(HealthDay News) — A rare case of secondary syphilis which primarily presented with multiple nodules on the scalp has been detailed in a case report published online in the Journal of Dermatology.
Fan Li, from Sichuan University in Chengdu, China, and colleagues reported the case of a 51-year-old man who presented with a 2-month history of multiple nodules on his scalp. The skin lesions had initially developed as groups of small nodules over the parietal area; in the following weeks, they increased in size and number.
According to the authors, multiple, rounded yellow-red to dull-red non-tender nodules and masses measuring 0.5 to 3 cm in diameter were observed scattered over the patient’s scalp; some of these were scaly and some were crusted due to scratching. A well-defined, firm painless subcutaneous mass was seen on the left cervical region. The results of routine blood, urine, and stool samples and of chest computed tomography and abdominal and pelvic cavity ultrasound were normal. An enlarged lymph node was identified with normal structure in the left neck; the diagnosis remained indefinite. The patient was referred one month later with papillary nodules at his right nasolabial fold and bilateral nasal vestibules, with condyloma lata around the anus. Nodular secondary syphilis was eventually diagnosed.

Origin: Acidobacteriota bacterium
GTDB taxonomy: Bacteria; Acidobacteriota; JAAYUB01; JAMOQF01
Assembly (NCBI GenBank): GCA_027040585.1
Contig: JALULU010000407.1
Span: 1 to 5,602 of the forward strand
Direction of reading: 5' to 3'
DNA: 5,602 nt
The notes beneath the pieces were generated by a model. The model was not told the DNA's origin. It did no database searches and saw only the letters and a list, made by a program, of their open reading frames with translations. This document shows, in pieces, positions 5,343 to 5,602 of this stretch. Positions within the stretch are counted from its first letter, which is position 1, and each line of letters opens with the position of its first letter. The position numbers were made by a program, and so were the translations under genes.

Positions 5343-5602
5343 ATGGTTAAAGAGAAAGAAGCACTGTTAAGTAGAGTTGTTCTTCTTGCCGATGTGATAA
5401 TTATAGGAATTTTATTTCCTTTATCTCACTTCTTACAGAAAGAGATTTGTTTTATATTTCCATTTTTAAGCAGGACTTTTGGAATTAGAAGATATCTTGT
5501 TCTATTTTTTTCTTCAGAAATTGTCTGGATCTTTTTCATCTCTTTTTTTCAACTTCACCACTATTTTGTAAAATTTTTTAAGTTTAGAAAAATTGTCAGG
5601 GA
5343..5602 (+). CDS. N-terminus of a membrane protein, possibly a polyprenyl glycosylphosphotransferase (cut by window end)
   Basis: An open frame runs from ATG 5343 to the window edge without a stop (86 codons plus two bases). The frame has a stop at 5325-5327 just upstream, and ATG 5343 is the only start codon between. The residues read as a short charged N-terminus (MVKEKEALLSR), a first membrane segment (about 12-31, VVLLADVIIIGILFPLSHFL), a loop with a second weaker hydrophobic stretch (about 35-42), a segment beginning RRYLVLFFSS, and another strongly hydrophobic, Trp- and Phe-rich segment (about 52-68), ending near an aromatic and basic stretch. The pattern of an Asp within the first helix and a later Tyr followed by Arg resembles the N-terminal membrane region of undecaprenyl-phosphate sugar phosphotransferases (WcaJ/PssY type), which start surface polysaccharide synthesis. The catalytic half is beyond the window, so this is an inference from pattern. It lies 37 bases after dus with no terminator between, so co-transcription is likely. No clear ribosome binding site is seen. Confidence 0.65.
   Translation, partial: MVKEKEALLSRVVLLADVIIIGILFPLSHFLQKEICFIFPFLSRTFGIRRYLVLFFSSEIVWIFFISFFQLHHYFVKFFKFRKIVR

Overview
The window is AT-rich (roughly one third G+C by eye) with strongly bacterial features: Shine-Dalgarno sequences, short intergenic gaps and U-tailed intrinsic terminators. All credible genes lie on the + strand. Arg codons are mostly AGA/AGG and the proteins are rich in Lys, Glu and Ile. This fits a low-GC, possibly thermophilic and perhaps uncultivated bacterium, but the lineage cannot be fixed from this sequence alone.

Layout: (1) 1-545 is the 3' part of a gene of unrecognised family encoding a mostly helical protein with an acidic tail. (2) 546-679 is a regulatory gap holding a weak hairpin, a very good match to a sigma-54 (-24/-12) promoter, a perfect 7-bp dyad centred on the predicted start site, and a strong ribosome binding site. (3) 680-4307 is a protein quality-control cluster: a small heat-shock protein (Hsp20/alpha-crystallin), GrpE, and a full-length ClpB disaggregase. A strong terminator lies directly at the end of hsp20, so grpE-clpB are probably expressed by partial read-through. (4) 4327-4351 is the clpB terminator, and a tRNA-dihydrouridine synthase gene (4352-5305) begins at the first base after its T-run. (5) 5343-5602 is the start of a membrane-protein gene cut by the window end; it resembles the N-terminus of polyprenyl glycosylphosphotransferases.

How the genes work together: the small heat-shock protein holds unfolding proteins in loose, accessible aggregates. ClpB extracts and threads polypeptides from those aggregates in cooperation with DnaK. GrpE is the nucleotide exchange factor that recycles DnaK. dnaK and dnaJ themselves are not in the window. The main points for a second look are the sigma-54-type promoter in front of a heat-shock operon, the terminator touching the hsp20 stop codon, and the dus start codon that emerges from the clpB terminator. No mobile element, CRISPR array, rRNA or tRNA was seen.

“Secondary syphilis, also termed the ‘great imitator,’ has extremely diverse manifestations, with cutaneous involvement in most cases,” the authors write. “Clinicians must be aware of syphilis because of its prevalence and diversity of clinical manifestation.”